As long as you make timely progress, you will not be subject to a medical Continuing Disability Review (CDR) by Social Security. If you don’t make timely progress, you can keep doing the Ticket program, but may be subject to a medical CDR until you start meeting the timely progress requirements.

To see the complete timely progress requirements for each additional year in the Ticket to Work program, read Social Security's guidelines.

What is a medical Continuing Disability Review (CDR)?

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All Social Security disability beneficiaries normally undergo periodic medical reviews, called Continuing Disability Reviews (CDRs). Social Security uses the CDR to determine if there has been medical improvement in your condition, or to determine whether you are still eligible for benefits.

So long as you are making timely progress on your Individual Work Plan (IWP), Social Security will not initiate a medical CDR.

Things aren't working out with my Employment Network (EN). Can I go elsewhere?

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Yes. If delays or problems continue with the work plan or between you and the Employment Network (EN), you or the EN can end the relationship. You can then go to another EN with no questions asked. To do that, you have to unassign your Ticket with the current EN and then go through the necessary steps to assign it to a new EN. Disability Rights California can provide mediation services in these cases, if needed.

Do my wages affect my eligibility for the Ticket to Work Program?

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Earnings (wages) have the same affect on benefit eligibility whether you participate in the Ticket Program or not. The SSI work rules and SSDI work rules describe how wages affect these benefits.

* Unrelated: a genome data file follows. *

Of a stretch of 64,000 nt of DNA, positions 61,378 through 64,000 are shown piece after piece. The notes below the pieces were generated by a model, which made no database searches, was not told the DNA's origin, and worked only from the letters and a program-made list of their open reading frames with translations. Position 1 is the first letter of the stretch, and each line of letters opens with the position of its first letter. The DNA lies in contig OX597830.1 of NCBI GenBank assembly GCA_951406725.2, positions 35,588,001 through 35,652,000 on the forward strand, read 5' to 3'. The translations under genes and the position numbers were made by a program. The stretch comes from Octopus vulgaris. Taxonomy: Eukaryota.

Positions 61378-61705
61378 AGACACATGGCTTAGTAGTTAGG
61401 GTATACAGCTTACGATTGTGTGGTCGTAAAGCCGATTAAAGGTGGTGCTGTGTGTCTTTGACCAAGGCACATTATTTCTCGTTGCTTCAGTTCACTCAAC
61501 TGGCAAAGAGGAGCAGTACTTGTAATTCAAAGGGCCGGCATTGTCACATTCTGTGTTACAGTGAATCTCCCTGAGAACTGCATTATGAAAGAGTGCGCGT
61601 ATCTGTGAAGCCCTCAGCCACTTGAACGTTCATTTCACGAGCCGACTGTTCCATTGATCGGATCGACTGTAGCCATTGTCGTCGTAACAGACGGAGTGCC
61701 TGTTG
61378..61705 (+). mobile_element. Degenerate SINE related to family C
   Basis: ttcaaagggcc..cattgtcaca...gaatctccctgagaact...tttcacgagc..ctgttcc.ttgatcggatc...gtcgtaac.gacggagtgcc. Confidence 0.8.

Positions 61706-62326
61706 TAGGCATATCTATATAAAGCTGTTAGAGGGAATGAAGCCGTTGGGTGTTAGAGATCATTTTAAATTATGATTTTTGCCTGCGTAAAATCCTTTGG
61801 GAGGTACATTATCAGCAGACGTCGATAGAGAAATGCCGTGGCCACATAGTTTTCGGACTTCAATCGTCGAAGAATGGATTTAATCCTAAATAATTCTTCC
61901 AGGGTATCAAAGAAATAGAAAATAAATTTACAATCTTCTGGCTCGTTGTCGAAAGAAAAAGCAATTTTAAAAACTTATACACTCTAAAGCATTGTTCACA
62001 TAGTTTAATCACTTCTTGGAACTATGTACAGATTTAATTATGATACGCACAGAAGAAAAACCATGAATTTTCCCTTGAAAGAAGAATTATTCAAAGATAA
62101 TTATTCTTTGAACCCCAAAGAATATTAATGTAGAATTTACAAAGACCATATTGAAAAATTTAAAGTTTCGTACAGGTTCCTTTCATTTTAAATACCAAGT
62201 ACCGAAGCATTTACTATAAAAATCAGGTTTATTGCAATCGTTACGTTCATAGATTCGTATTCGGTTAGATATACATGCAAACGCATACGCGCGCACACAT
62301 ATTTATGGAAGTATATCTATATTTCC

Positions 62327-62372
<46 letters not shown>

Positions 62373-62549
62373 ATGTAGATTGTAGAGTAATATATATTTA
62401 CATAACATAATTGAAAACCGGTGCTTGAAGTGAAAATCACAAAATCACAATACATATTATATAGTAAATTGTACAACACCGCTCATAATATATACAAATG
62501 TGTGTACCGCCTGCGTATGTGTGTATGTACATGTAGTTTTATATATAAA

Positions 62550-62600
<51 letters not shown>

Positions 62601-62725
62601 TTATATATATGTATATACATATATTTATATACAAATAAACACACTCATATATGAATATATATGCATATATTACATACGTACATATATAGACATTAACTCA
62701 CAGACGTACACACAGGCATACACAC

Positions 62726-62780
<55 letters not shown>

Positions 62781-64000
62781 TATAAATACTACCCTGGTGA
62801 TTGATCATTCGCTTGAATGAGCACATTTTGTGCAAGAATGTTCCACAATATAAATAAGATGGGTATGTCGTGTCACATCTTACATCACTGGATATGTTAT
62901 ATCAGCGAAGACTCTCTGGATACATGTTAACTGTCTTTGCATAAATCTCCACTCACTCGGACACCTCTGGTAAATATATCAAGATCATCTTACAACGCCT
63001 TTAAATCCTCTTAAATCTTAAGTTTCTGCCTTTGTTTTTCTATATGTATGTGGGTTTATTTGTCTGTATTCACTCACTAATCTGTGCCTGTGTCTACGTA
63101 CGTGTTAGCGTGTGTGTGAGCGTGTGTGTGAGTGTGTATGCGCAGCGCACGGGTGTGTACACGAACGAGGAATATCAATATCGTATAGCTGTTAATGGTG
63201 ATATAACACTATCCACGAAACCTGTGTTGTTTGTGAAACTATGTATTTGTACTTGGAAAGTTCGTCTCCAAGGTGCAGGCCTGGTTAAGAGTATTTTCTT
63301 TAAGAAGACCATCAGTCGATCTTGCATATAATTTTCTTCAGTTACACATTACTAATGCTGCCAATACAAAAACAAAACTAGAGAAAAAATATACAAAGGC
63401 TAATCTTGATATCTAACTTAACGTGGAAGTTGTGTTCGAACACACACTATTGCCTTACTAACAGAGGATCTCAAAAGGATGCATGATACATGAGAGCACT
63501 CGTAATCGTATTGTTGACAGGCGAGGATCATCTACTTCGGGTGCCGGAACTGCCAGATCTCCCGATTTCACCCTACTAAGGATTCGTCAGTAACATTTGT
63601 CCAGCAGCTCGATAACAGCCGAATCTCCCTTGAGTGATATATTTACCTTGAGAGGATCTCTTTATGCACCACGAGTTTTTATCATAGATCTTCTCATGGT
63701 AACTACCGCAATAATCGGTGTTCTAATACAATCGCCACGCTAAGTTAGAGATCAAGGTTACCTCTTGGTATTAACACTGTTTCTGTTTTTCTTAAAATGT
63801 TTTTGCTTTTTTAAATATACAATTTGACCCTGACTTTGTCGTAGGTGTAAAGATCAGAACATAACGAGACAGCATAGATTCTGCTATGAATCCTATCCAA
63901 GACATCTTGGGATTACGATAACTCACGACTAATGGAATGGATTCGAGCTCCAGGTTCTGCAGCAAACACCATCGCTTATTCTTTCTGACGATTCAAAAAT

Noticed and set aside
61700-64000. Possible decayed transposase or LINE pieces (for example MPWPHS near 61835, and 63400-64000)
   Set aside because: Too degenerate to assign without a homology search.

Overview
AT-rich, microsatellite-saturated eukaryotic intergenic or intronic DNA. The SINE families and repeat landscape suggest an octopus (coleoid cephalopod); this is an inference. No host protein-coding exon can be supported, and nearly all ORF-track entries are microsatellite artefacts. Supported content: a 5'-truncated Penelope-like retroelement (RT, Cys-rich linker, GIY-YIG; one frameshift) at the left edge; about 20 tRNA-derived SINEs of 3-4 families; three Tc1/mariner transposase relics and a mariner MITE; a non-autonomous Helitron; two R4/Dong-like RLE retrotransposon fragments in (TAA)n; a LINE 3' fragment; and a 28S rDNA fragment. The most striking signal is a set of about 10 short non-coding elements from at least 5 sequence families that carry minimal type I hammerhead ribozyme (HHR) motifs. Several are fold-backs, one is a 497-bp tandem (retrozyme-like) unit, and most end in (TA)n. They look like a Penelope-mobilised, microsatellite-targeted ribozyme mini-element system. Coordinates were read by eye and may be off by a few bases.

I'm eligible but I haven't received a Ticket. How do I get one?

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Social Security doesn’t mail out a paper ticket; it is all electronic. To verify that you can begin the program and to get a list of Employment Networks (ENs), call the Ticket to Work Help Line at 1-866-968-7842 or 1-866-833-2967 (TTY). You can also contact them using the Ticket to Work website.

What's in it for the Employment Network (EN)? How do they get paid?

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Employment Networks are not paid on a traditional fee-for-service basis. The Employment Network gets paid when you succeed - that is, as your income increases and you stop receiving Social Security cash payments.

How much does the Ticket cost?

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The Ticket is free to all eligible individuals.

Are there rules for immigrants?

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The Ticket Program uses the same rules that determine eligibility for Social Security disability programs. You must be a legal United States resident. The Social Security Administration provides an explanation of the rules.

Another source of information for immigrants and Social Security is the Los Angeles Coalition to End Hunger & Homelessness' "People's Guide".

What happens if I cannot make timely progress in the Ticket to Work Program due to illness or disability?

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If you are unable to make timely progress on your Individual Work Plan (IWP) due to illness or disability, you may ask for a temporary suspension of your participation in the Ticket to Work program. This means that the program will freeze your status on the timely progress review schedule. During this time, you will be in “inactive status.” During inactive status, Social Security can require you to have a medical Continuing Disability Reviews (CDRs).

If your health gets better and you can work again, you can reactivate your status and pick up where you left off, meaning that you will be back on your original schedule to fulfill the requirements of making timely progress.

What happens if my medical condition improves while I'm using the Ticket?

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Because Social Security suspends your periodic medical Continuing Disability Reviews while your Ticket is in use, your eligibility for the Ticket program and Social Security disability benefits will continue if there is an improvement in your medical condition.

Can I be self-employed and still participate in the Ticket Program?

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Full time, part time and self-employment goals can work in the Ticket Program. As with current work incentive rules, the amount of earnings Social Security considers is what affects the benefit rules, not whether the job is full time, part time or self-employment.